The United Nations Security Council unanimously has imposed new sanctions on North Korea. Yes, unanimously, which means North Korea’s allies China and Russia even voted yes. From Bloomberg:

Specifically, the new resolution cuts deliveries of products including diesel and kerosene by almost 90 percent, to the equivalent of 500,000 barrels per year starting Jan. 1. In September, the council had already demanded imports to be cut to 2 million barrels from 4.5 million barrels. The new resolution would also cap crude imports at current levels of about 4 million barrels annually.

The resolution leaves out a few tidbits according to The New York Times:

But the resolution does not permit countries to hail and board North Korean ships in international waters, which the Trump administration proposed earlier this year. That would be the most draconian measure, because it would enable the United States Navy and its Pacific allies to create a cordon around the country, though Pentagon officials say it would also carry a high risk of triggering a firefight between North Korea and foreign navies.

The move comes less than a month after the hermit kingdom launched another missile test. From The Washington Post:

“With this system, we can load the heaviest warhead and strike anywhere in the mainland United States,” North Korea’s most famous newsreader, Ri Chun Hee, said in a special live broadcast on state television. “This missile is far more technologically advanced than July’s Hwasong-14. This signifies that our rocket development process has been completed.”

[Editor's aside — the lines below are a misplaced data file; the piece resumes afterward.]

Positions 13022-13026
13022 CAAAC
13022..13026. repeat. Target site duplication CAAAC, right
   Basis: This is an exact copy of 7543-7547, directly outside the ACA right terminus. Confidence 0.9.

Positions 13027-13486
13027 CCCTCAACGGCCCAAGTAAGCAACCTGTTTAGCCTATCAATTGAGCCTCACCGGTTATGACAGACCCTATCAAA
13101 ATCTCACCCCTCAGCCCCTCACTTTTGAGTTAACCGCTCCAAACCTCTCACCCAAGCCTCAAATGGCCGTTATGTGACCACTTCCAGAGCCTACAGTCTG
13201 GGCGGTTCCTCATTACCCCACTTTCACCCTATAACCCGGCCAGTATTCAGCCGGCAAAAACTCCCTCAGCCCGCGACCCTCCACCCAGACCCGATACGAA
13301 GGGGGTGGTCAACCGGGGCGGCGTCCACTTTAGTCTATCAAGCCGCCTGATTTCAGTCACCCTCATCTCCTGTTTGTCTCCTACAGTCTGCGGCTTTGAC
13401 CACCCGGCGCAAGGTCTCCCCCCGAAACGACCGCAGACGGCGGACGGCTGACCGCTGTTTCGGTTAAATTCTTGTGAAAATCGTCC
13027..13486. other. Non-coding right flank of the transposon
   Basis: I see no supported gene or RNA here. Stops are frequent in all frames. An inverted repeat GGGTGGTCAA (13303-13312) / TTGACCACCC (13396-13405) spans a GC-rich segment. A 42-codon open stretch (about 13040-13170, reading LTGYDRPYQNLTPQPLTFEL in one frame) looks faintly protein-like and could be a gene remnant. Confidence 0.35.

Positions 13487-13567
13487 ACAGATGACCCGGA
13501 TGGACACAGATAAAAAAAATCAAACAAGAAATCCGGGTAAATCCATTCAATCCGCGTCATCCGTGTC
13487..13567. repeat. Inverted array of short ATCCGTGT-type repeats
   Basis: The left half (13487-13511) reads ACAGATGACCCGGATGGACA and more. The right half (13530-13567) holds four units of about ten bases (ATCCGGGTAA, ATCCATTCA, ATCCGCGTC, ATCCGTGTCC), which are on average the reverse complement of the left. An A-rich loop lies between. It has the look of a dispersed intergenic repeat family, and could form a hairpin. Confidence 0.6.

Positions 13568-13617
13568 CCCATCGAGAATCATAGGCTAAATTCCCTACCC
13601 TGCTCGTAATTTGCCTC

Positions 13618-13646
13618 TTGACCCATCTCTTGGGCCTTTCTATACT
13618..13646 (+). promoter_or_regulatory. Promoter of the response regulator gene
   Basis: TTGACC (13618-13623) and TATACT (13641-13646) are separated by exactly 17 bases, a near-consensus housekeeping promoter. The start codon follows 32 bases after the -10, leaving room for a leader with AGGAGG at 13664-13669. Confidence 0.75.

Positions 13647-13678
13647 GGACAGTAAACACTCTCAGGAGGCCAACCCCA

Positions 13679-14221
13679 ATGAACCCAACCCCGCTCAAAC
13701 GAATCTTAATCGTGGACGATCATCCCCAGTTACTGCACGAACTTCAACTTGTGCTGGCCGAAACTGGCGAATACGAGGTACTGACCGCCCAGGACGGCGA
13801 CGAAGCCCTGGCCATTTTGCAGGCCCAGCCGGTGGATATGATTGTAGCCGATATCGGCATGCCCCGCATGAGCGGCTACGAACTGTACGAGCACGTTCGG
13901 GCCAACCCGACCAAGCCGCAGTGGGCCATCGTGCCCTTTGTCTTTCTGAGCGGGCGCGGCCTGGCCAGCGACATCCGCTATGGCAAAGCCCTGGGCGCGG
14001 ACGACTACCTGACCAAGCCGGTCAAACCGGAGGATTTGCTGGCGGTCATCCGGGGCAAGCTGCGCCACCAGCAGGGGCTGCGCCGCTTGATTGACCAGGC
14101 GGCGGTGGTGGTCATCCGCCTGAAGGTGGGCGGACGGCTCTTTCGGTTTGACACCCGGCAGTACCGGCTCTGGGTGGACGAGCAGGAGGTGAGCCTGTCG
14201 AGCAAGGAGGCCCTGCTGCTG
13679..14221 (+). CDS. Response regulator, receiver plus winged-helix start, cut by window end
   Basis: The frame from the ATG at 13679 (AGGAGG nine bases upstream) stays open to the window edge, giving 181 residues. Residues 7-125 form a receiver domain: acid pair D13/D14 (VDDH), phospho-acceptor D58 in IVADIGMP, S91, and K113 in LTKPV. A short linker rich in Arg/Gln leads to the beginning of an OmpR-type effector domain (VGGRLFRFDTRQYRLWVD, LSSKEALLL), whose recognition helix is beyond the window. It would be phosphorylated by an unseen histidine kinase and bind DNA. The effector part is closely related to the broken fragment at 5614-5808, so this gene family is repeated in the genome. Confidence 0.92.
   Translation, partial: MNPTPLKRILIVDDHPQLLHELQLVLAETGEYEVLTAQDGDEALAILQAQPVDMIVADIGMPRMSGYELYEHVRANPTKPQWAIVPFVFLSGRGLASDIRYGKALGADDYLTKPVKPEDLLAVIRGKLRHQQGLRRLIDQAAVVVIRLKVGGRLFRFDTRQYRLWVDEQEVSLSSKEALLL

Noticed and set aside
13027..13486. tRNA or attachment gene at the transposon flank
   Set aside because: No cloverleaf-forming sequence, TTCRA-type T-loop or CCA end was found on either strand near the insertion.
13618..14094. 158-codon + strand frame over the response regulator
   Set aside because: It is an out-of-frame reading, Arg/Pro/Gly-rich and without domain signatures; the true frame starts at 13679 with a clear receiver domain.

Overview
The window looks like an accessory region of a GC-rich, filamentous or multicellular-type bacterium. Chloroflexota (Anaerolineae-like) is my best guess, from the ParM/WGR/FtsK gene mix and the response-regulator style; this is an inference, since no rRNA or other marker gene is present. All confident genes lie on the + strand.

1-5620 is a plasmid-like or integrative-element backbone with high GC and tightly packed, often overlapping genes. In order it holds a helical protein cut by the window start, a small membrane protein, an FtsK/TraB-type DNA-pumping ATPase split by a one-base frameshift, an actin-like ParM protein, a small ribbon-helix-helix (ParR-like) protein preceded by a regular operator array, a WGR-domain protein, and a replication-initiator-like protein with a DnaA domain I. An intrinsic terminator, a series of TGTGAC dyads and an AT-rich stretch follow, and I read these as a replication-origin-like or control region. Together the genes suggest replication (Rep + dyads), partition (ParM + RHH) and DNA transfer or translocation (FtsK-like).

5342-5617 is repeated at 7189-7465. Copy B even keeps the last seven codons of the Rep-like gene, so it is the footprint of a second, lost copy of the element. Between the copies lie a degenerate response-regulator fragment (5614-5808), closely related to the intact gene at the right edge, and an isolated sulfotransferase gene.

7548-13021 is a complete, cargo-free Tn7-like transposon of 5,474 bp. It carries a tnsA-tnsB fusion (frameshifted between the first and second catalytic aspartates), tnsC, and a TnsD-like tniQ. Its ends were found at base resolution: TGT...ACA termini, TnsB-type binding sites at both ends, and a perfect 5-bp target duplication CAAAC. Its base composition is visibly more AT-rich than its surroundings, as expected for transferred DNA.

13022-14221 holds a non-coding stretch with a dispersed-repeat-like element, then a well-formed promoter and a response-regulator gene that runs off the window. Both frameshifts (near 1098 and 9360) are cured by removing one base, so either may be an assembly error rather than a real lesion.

Kim Jong Un, the North Korean leader, had personally authorized the launch, Ri said, a photo of Kim at his desk and the handwritten order appearing on the screen.

The missile reached “a height of 2,796 miles and traveled 596 miles, demonstrating the potential to reach a range of 8,100 miles.” Physicist David wright said that the missile “would put any part of the U.S. comfortably within reach of a North Korean missile strike.”

Unlike the last two tests, North Korea didn’t shoot this one over Japan. Instead, it landed in the waters between North Korea and Japan “after flying on a lofted trajectory that took it deep into space before reentering the earth’s atmosphere.”

After the launch, China criticized North Korea, but asked other countries “to refrain from measures that would exacerbate tensions.” Foreign Ministry spokesman Geng Shuang didn’t really respond to a question about more sanctions, but promised that the country will “uphold the principles of stability and peace on the Korean Peninsula.”

But how much more can they do? White House Homeland Security adviser Thomas Bossert said America is “running out of sanctions options.”

“President Trump has used just about every lever you can use, short of starving the people of North Korea to death, to change their behavior,” Bossert explained. “And so we don’t have a lot of room left here to apply pressure to change their behavior.”